The Alabama Senate and House on Thursday passed legislation to end the practice of shackling pregnant women.
The bill, sponsored by Rep. Rolanda Hollis, D-Birmingham, would ban the use of waist and leg restraints on any incarcerated individual during pregnancy, labor and delivery or the immediate postpartum period, and would only allow wrist restraints in the postpartum period under a set of specific circumstances.
Pamela Winn and her nonprofit, RestoreHER, has successfully championed anti-shackling legislation in her home state of Georgia and others. Winn miscarried her own child after being sent to a federal prison in Georgia for a white collar crime while six months pregnant. She fell down attempting to enter a van while shackled around her ankles, and a chain wrapped around her belly connected to handcuffs. She didn’t receive needed emergency medical care after the fall, and miscarried a few months later, shackled to a bed during the painful miscarriage.
“I’m thankful to Rep. Hollis for honoring her promise to protect and restore dignity to incarcerated pregnant women of Alabama and their unborn babies,” Winn told APR on Friday morning. “As an impacted woman who endured inhumane treatment which took the life of my baby, knowing that there is law I helped establish, which will prevent another woman from experiencing my pain is restorative redemption. I’m elated for this major win that completes dignity for incarcerated women in the south.”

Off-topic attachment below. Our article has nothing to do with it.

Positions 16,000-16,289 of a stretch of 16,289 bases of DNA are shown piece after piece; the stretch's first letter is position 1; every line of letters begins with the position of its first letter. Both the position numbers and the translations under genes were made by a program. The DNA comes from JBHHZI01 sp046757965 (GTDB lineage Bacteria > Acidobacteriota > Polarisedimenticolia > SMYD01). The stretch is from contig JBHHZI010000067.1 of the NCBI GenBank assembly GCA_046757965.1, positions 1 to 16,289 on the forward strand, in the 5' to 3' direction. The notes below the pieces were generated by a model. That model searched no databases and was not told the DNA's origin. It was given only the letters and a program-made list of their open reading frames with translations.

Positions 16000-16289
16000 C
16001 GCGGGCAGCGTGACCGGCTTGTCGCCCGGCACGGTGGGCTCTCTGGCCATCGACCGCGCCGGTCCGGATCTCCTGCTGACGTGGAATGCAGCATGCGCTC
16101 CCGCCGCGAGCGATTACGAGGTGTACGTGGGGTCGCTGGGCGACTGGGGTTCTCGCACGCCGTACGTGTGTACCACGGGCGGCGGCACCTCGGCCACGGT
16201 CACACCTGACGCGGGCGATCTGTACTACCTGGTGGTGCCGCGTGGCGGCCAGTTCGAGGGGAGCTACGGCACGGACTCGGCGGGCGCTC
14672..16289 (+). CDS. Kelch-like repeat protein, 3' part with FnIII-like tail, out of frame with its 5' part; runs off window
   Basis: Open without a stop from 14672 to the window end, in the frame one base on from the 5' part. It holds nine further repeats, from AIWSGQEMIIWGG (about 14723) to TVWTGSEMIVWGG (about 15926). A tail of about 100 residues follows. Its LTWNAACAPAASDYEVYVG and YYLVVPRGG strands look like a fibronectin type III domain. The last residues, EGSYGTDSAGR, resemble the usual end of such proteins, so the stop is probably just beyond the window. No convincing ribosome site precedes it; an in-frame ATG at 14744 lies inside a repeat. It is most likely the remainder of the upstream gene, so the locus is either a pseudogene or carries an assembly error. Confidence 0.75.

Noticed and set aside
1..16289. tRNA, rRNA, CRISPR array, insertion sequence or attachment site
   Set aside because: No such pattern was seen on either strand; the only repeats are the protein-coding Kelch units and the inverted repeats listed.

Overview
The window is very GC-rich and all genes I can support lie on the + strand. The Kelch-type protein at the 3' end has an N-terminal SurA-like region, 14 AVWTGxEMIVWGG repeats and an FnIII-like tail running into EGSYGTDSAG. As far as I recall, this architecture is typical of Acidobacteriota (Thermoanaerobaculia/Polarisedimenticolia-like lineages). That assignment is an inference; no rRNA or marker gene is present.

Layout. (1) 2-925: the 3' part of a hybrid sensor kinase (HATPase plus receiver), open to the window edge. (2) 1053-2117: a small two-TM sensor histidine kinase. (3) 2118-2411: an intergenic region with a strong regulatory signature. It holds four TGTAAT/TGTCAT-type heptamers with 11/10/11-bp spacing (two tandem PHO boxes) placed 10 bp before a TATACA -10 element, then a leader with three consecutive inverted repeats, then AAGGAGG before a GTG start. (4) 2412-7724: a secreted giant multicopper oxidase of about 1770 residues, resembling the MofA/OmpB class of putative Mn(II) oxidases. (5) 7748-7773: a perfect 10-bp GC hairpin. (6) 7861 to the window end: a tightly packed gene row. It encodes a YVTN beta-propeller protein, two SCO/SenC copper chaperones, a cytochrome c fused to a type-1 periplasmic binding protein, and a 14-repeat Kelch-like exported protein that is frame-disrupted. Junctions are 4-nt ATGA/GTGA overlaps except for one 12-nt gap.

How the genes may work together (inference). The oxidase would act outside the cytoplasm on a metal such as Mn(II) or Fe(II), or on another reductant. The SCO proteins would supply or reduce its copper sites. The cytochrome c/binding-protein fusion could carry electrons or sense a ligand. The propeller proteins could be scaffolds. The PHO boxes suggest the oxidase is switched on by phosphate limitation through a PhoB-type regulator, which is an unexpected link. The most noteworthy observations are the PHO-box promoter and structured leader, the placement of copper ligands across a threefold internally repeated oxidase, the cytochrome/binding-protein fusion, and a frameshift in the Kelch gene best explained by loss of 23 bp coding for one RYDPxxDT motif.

Hollis’s bill initially stopped short of banning the practice altogether, and instead would have only prevented shackling pregnant women during birth and during the six-week period following birth. The Alabama House last week passed an amended version of Hollis’s bill, which expanded the ban on shackling pregnant women beyond just during birth.
Sen. Bobby Singleton, D-Greensboro, introduced an amendment that he said would address concerns the Alabama Sheriff’s Association had regarding cavity searches on pregnant women. The amendment was passed, as was the bill. The House later in the evening concurred with the amended bill, sending it to Gov. Kay Ivey for her signature.